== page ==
Sunday, 9 August 2015

De Montfort makes eyes at Dave

De Montfort University* has got in a kerfuffle after awarding its highest honour to David Cameron in recognition of the importance of same-sex marriage and its impact in social progress.

There's a petition here which has that rare quality of being an online petition I can entirely sign up to the sentiments of despite not having written. Far too many throw in peculiar delusions along the way.

How I feel about it all though is a little complicated. 
Dave was sticking his neck out in backing the marriage bill: it cost him support within his party (who were divided 50-50 on it in Parliament in the end: slightly against in the Commons and slightly in favour in the Lords) and it surely handed Tory votes to UKIP without which he'd now be sitting on a much more comfortable majority. That does deserve some recognition, though it's sad to say that we live in an era where politicians who spend their political capital on doing something of benefit to others deserves special credit. 25 years earlier if such a law had been enacted his party would have been promising to repeal same-sex marriage the moment they got in. Now it's something they boast, somewhat misleadingly, of having done, and so we can feel more secure of it staying law regardless who runs the country in the years to come. As someone who wants liberation and equality, getting the Tories to 'buy in' to same-sex marriage is a definite plus.

But the bill came not from Dave but from Lynne Featherstone, following the resolution at Lib Dem conference proposed by the party's LGBT+ wing and opposed by Stonewall. As the Liberals have been on the right side of every LGBT rights question since forever on account of their ideology, often on their own, that is seen as a less bold move.

I feel parallels in how I've seen for example Unison's LGBT wing getting praise for bisexual engagement work. Which they have been doing well over the last five years or so and I've been glad to see. Yet my work's LGBT network was pulling in bi activists to do equivalent engagement work in the 90s when LG Unison were telling bisexuals to get stuffed. It's a bit galling for people who did heavy lifting long ago, when it's the comparative latecomers to the party get the praise...

Which is a roundabout way of saying I'd have a lot more time for De Montfort if they'd been giving similar recognition to Lynne and e.g. one of the early pioneers who got us here like Bernard Greaves.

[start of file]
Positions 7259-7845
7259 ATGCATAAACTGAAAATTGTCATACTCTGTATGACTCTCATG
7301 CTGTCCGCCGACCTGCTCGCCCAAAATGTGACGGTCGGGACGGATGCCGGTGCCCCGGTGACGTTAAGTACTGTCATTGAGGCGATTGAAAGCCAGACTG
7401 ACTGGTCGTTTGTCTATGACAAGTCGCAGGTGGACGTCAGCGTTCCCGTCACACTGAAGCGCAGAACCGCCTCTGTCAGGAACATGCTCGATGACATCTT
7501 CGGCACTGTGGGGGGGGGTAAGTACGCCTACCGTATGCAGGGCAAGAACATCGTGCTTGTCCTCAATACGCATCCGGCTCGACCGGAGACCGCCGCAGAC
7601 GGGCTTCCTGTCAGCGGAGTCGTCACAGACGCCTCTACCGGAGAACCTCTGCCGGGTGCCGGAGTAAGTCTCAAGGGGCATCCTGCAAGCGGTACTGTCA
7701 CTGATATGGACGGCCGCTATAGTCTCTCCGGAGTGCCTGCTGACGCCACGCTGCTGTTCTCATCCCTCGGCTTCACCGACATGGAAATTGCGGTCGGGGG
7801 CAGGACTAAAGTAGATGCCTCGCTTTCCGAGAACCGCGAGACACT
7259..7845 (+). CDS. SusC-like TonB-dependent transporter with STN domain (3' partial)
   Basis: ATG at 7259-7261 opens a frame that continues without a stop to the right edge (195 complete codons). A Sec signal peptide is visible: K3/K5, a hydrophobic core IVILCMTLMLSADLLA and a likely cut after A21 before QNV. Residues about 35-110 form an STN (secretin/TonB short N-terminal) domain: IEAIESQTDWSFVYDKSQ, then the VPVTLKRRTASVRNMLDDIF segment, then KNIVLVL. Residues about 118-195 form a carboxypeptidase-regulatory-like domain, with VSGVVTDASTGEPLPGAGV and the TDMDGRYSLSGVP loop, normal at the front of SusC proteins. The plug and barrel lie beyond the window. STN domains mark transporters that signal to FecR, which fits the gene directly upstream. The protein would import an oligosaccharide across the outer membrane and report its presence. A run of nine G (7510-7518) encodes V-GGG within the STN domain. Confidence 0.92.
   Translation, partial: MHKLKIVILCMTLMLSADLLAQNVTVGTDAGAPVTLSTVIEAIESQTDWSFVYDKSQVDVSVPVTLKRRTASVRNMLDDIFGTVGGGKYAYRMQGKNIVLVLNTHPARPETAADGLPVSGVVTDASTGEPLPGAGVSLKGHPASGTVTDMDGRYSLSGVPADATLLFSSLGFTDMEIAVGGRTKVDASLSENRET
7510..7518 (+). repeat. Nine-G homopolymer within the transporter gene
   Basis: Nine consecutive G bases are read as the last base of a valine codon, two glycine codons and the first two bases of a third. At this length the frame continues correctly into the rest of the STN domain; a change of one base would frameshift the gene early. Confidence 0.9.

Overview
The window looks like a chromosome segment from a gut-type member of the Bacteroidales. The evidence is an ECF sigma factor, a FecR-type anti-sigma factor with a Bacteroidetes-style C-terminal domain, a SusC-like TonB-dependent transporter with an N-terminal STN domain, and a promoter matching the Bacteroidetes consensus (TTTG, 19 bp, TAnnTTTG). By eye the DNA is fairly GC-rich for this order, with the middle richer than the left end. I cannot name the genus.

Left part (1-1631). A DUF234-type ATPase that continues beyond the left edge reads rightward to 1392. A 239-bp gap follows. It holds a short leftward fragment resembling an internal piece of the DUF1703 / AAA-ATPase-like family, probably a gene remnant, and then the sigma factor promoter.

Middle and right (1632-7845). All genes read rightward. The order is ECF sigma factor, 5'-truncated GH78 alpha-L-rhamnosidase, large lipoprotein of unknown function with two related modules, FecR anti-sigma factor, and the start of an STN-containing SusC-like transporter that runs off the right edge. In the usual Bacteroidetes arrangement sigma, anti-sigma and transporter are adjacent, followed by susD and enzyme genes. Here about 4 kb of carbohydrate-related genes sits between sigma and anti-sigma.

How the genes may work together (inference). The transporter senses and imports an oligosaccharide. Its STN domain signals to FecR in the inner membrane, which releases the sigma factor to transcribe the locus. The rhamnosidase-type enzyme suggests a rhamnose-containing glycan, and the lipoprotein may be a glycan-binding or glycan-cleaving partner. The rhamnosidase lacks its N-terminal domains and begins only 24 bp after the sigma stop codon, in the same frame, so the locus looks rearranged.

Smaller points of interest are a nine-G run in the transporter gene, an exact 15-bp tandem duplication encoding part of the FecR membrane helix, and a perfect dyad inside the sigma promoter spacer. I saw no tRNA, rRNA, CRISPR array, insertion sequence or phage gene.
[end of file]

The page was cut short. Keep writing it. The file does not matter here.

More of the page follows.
That'd feel like celebrating the change rather than buttering up the PM.
* - me neither. Turns out it's in Leicester

Monday, 3 August 2015

My speech at Leeds Pride

I had the delight of being among the speakers on the main stage at Leeds Pride yesterday.  Here's  what I had to say to the crowd:

"Hello Leeds!  Are you having a good Pride?

​"​My first Pride was in London in 1993, and in those days it was called Lesbian and Gay Pride. I thought: I'm not a lesbian, I'm not gay, I'm bisexual and genderqueer, am I wanted and included in this?  I went along and hoped bisexual would be "gay enough". I didn't know it back then but Pride was invented by a bisexual woman, Brenda Howard, so if you're still in any doubt about the bisexuals being here - at this party, we're definitely on the guest list.

​"​I'm delighted to be here on behalf of Leeds Bi Group, which celebrates its first birthday this month having been formed at the national bisexual festival BiCon a year ago.  If you're bi and in or around Leeds join us at Mesmac, 7pm the second Wednesday of every month.  They say bisexuals want to have their cake and eat it, which is a strange slur, but if you want to bring us cake we're good with that.

"​Pride can be an exhilarating event, and I remember the tears I cried at my first one just being surrounded by so many other queer people for the first time.  But it's just one day.

​"The rest of the year there are groups all across the country like Leeds Bi Group making a space where it's OK to be bisexual - in a world that still wants us to fit a simple box of gay or straight.

"And we sadly need it. Half of gay and lesbian people think they can't be out about their sexuality at work.  Bi women are only half as likely as lesbians to feel they can be out at work.  For Bi men that falls to just one in eight.

"We may have nearly-equal marriage but in mental health, in experience of violence and more, we have so much still to do. Bisexual, transgender, lesbian or gay, we still die younger than our heterosexual cisgender friends, and that has to change.

​"But that's the fight for tomorrow and the rest of the year. Be proud and have a wonderful Pride today."